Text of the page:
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At-home antibody testing can drive key understanding of SARS-CoV-2 immunity and population risk 

As COVID-19 case counts fluctuate and breakthrough infections persist, quantitative antibody data and accessible testing methods are needed to guide vaccine decisions and public policy.

After “Do I have COVID-19?” the next most pressing question related to the pandemic might be “Do I have immunity to COVID-19?” Ultimately, people want to know if they are at risk of getting sick, despite prior infection or immunization. A blood test that looks for antibody proteins uniquely tailored to fight SARS-CoV-2 is one way to answer this key question.

The CDC has counted nearly 82 million cases¹ of COVID-19 in the United States, but confirmed diagnoses can only tell us so much. With studies estimating that asymptomatic infections account for 40% of all cases ², many people have had COVID-19 and not even known it. Others have been sick but were unable to access a test to confirm that SARS-CoV-2 was the culprit. Adding to the challenge of accurately gauging disease spread, positive cases identified through at-home antigen tests are not always reported.

Antibody testing remains a largely untapped yet valuable tool for better understanding the pandemic’s past, making informed decisions in the present, and preparing for the future. Since our bodies house a variety of antibodies targeting many diseases, the ability to measure the specific proteins capable of defending against SARS-CoV-2 — termed “neutralizing antibodies” — is essential.

As the need to assess population-level immunity expands worldwide, accurate testing solutions will help individuals and public health bodies fully leverage the power of antibody data. And with patients more regularly seeking convenience in medical care, home-based options can drive this understanding by providing greater access and increased adoption of antibody tests.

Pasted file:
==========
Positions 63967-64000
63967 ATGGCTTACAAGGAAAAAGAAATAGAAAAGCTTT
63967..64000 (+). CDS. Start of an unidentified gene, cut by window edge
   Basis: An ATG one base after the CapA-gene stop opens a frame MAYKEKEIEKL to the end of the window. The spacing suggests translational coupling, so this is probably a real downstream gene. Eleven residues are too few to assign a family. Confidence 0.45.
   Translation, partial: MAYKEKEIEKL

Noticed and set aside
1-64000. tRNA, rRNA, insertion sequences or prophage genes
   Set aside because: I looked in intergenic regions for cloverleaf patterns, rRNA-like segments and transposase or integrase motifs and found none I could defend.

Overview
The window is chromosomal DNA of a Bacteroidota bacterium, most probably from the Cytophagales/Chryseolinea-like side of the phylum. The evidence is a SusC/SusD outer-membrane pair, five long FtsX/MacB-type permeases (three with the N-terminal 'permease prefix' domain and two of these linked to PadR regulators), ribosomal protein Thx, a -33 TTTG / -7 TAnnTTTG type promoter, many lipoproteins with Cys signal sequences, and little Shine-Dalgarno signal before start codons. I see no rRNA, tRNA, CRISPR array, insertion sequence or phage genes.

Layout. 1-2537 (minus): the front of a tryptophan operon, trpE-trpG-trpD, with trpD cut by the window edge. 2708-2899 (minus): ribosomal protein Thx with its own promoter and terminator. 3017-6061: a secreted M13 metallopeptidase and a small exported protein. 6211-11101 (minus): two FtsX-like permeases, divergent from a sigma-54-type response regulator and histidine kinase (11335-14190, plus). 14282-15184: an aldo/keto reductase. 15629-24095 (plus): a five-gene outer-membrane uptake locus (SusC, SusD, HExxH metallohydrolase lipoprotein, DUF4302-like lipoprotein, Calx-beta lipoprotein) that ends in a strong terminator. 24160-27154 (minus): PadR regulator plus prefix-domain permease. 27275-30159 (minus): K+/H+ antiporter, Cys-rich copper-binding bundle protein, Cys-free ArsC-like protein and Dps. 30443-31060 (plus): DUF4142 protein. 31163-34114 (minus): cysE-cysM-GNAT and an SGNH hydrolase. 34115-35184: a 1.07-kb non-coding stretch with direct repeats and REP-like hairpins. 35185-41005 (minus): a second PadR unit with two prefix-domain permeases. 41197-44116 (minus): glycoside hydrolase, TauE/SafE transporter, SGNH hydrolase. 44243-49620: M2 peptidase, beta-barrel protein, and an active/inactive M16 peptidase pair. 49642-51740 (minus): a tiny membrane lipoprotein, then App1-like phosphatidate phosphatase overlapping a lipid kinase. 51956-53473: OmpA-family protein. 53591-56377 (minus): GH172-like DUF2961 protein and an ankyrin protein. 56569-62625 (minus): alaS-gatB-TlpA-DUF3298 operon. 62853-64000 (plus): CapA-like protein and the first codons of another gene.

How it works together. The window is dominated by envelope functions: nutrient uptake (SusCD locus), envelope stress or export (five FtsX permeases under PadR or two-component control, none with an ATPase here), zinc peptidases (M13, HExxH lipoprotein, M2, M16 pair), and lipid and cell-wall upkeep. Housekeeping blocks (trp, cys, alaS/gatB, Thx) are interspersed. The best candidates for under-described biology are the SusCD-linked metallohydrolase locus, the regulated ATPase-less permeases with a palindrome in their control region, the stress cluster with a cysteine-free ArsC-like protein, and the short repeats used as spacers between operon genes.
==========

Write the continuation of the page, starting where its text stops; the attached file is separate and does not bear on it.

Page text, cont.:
COVID-19 antibody testing can help individuals assess their own risk while guiding mitigation strategies

In addition to shedding light on the extent of SARS-CoV-2’s past spread, real-time antibody data captured over time can show how long antibodies stay active in the body. At an individual level, antibody testing allows people to better understand their own immunity and guide day-to-day decisions around exposure risk, especially for those who are high risk and immunocompromised.

From a public health perspective, collective antibody levels can help determine a population’s overall risk of disease and how best to lower it. This information can be used to maximize the benefits of immunization by fine-tuning the timing of boosters based on antibody decline and waning immunity post-vaccine or infection. Antibody data can also help inform policy decisions around social distancing and mask-wearing.

 

Reliable, standardized test methods are needed to leverage the power of COVID-19 antibody data